Thomas Berns, a civil engineer, was called by the plaintiff as an expert witness. In addition to offering his opinion that the crossing in question was more than ordinarily hazardous, Berns also gave testimony regarding certain ICC rules which had allegedly been violated by the defendant. Berns testified as to the factors that are relevant to ICC Rules 204 and 205 of General Order 138 as they applied to the crossing in question. The trial court, however, refused to permit him to testify that in his opinion the crossing violated those two rules.

Dr. Isaac Morhaim testified concerning the extent of the plaintiff's injuries. As a result of the accident, the plaintiff had sustained a broken fibula and her knees had become swollen. She also received various other lacerations and bruises. Prior to the accident, the plaintiff had suffered from degenerative osteoarthritis in both knees. According to Dr. Morhaim, the accident had aggravated her arthritic condition.

The brakeman on the train which struck Mettler's automobile testified that the train was moving at approximately 4 or 5 miles per hour as it approached the crossing. After the crew saw that the vehicle was stopped on the tracks, the braking system was activated. The brakeman stated that he thought the train was moving at about 2 or 3 miles per hour at the time of impact.

James Sparks, who was employed by the defendant as a roadmaster in charge of track maintenance, was called as a witness for the plaintiff. During the early summer of 1975, the railroad had hired an independent contractor to cut weeds and shrubs adjacent to its tracks. The territory designated for this maintenance encompassed the crossing at Coler Avenue. A short time after this work commenced, the weed mower to be used in this process broke down and further weed cutting efforts were abandoned. No inspections or spot-trimming were, thereafter, undertaken in those areas initially designated for maintenance. Several witnesses testified, without objection from defense counsel, that the trees and shrubs at the Coler crossing were cut down a short time after the accident.

As stated previously, at the close of the evidence, the defendant moved to withdraw portions of count I and all of counts II and III from the jury's consideration. We are concerned here only with the trial court's granting of that motion as it relates to counts II and III.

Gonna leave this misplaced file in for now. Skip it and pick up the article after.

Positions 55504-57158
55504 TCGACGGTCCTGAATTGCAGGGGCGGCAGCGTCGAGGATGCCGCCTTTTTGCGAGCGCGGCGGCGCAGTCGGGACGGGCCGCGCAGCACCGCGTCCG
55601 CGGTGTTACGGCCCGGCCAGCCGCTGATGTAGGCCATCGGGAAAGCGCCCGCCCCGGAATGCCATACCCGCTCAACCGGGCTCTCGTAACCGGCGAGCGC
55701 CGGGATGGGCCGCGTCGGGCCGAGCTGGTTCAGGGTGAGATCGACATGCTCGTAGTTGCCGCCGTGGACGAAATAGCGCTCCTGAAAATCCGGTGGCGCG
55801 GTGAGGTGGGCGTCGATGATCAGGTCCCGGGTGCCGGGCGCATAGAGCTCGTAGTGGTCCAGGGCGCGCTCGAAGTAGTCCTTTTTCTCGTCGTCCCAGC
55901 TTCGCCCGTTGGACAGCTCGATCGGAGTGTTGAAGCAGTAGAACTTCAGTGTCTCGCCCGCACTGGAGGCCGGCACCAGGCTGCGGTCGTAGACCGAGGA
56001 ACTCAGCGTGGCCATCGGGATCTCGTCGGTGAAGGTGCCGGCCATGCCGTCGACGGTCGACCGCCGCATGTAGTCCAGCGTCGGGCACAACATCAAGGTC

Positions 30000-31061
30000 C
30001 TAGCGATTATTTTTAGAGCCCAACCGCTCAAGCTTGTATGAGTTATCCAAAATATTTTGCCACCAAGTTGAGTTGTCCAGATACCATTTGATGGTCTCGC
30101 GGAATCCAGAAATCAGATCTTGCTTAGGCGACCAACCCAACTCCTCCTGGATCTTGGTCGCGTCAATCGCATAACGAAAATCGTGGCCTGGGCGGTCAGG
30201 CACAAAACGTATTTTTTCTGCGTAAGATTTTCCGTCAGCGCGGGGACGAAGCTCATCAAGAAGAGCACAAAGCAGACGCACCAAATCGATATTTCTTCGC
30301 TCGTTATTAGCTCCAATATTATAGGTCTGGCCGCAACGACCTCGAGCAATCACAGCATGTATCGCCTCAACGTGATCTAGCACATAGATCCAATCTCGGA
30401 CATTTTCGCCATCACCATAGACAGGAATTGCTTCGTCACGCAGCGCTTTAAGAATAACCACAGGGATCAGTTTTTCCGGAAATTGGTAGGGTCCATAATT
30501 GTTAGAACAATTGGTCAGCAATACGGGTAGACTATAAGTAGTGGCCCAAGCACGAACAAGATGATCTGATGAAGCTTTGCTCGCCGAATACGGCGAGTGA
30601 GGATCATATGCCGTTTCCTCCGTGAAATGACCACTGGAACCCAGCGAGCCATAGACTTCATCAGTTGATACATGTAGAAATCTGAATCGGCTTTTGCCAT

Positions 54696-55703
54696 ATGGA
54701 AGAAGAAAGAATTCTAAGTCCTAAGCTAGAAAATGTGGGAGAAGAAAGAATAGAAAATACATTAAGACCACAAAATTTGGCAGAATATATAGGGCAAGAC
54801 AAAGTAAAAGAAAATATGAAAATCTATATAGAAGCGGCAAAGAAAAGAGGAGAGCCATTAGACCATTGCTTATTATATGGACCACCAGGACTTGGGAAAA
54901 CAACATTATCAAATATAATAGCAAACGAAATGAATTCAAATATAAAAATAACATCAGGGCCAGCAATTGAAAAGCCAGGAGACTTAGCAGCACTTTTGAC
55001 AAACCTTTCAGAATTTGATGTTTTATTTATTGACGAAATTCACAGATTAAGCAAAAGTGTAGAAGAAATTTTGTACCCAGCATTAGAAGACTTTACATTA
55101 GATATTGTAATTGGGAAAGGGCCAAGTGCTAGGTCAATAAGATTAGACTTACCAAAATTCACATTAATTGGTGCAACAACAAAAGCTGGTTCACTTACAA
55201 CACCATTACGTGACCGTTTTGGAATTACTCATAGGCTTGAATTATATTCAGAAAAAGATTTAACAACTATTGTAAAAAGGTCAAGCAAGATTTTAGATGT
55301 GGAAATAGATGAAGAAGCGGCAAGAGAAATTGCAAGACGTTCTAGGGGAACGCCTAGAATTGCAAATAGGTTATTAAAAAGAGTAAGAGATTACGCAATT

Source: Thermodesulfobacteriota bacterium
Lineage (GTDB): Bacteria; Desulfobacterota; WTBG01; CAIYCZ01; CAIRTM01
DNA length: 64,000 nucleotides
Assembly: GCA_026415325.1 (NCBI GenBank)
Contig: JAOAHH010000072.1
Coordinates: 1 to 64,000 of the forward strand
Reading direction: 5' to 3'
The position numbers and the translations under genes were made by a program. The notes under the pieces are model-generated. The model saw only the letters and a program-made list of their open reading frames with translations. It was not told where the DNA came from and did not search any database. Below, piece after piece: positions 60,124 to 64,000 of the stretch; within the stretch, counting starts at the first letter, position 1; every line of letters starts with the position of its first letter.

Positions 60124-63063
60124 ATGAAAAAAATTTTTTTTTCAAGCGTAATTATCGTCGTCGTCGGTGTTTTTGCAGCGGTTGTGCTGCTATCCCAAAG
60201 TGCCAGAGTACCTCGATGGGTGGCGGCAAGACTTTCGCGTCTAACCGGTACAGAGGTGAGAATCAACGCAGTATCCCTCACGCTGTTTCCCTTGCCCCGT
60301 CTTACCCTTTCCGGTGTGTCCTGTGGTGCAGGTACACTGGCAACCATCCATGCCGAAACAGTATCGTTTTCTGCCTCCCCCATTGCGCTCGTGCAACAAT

At trial, the defendant argued that count II failed to set forth a basis or theory of recovery different from that alleged in count I, the negligence count. In other words, it was the defendant's position that its alleged violations of ICC Rules 204, 205, and 206 could not afford a separate basis for recovery under section 73 of the Public Utilities Act. At most, it was asserted, these alleged violations might constitute some proof of negligence on the theory that the regulations evidence a standard of due care owed by the railroad. However, that was essentially the theory embodied in plaintiff's count I and, therefore, according to the defendant, there was no operative difference between counts I and II.

It was also argued by the defendant that count III should be withdrawn from the jury because under the Pedrick standard, a verdict finding the defendant guilty of wilfully violating the ICC rules could never stand. (See Pedrick v. Peoria & Eastern R.R. Co. (1967), 37 Ill.2d 494, 229 N.E.2d 504.) The trial court accepted this argument and ordered count III withdrawn from jury consideration.

During the jury instruction conference but after the court had granted defendant's motion as to counts II and III, plaintiff tendered a special interrogatory. The interrogatory read as follows, "Did the defendant violate one or more rules of the Illinois Commerce Commission, which violation was a proximate cause of the occurrence in which Margaret Harvey was injured * * *?" Plaintiff at the same time moved that attorney's fees be awarded if, in response to this special interrogatory, the jury found that the defendant violated specified ICC rules in a manner causing her injuries. Defendant objected on the basis that the plaintiff was attempting to amend the complaint ...